When i think about whoever made the call to include Gatsby in the list sent to the armed services, I think about unheralded heroes. Just consider how many millions of hours of reading pleasure were granted to so many by the actions of a few people (Including Wilson).

Great post!

robertsdavidn.substack.com/about

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Thanks, David! I’ve not read any John Williams. I might have to look him up.

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Zadie Smith's The Fraud introduces me to William Harrison Ainsworth a Victorian novelist whose novel (Jack Sheppard) outsold Oliver Twist. From the little I've read thus far, I don't think Smith is trying to get people to read his books!

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LOL. A good reminder for me. She’s in no danger of slipping from public view, but I’m woefully in the dark on Zadie Smith. I’ve never read any of her novels. I must remedy that!

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I agree. She won't slip. And she's got a great collection of essays too.

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I need to get aboard that train.

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Sep 9, 2023Liked by Joel J Miller

Screwtape Letters and Mere Christianity are formative for me. I think of passages from them all the time.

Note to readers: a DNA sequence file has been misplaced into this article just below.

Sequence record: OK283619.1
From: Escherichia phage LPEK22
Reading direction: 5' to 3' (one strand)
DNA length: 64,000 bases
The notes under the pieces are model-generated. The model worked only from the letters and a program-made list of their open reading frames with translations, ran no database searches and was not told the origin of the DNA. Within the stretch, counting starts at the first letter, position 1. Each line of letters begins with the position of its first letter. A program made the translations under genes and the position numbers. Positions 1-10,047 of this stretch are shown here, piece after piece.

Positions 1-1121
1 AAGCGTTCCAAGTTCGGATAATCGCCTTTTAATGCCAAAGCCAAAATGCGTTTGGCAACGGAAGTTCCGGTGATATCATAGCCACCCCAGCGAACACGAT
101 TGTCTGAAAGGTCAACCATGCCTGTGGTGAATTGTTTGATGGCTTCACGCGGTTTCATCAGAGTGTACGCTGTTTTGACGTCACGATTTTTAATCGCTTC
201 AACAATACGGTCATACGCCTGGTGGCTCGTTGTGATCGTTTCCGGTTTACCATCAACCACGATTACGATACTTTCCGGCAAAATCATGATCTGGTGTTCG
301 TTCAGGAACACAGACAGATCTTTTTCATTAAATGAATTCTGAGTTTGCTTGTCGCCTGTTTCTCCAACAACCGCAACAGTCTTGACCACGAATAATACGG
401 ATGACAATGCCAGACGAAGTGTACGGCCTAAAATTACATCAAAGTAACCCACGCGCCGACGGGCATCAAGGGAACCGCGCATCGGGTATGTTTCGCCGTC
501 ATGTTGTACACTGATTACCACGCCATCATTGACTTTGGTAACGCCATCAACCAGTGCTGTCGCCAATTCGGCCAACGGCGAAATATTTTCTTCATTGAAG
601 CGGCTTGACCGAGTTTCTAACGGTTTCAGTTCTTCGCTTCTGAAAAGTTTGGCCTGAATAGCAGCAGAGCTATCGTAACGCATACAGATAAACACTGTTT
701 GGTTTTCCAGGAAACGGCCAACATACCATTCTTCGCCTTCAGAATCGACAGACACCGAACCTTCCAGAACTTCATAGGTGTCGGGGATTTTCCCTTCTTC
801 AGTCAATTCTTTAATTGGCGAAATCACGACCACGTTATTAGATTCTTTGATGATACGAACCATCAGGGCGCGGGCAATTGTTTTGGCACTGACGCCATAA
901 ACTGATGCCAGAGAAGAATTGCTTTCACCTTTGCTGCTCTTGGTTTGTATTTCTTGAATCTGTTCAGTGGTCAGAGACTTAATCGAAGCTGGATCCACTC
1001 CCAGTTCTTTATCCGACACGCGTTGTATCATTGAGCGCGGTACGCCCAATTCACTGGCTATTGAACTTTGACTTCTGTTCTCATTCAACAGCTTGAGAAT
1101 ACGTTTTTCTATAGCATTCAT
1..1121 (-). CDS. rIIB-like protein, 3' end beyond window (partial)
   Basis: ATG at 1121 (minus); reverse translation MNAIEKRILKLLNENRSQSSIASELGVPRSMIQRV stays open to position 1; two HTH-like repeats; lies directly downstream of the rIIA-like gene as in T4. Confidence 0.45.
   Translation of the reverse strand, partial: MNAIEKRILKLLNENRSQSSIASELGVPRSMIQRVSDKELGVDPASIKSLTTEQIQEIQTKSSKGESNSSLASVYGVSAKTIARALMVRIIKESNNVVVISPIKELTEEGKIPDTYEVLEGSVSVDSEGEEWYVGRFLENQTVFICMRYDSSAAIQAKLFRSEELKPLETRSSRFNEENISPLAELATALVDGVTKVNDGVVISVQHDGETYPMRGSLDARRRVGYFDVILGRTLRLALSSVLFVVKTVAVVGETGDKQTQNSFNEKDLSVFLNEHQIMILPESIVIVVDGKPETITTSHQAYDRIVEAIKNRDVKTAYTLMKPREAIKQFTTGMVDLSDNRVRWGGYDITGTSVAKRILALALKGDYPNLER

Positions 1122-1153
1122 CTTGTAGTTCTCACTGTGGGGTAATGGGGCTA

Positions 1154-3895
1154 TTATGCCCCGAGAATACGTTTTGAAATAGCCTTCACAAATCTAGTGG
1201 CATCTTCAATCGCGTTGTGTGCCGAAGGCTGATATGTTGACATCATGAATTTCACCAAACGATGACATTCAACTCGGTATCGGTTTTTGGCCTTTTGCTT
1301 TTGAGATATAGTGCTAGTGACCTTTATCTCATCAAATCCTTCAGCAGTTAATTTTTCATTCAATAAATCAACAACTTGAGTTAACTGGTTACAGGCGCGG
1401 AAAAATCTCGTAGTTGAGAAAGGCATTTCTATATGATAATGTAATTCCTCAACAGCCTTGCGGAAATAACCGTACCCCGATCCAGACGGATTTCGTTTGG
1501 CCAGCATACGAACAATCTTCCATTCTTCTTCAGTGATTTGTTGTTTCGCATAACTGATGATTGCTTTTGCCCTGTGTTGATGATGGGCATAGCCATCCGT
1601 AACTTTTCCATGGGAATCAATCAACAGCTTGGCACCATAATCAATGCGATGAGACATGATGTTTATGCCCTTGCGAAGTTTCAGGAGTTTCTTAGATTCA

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Same, especially Screwtape. My mom had a copy, which I devoured several times over. Then I lucked out and found an audiobook version (cassette tapes!) with John Cleese reading. How cool is that?! I remember really like Mere Christianity but recoiling a bit from his treatment of the Holy Spirit. I argued with that book a bit :)

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Sep 9, 2023Liked by Joel J Miller

Some have already touched upon this, but authors, whether fiction or nonfiction, are experts in their subjects (or should be). They're not necessarily experts in marketing, or as you put it, "to convincingly self-promote." The operative word is "convincingly." And that's the devil in the details, isn't it? What is convincingly self-promotion? If authors, or even marketing departments, knew how to do that they would. Likewise, if authors and publishers knew what would be a bestseller and continue to sell into the future, authors would write those books and publishers would only publish those book. But as you told Peco, "It's a puzzling business with no guarantees." And that's why, agreeing with you, authors need not only to promote their own work, but also need champions, both today and tomorrow.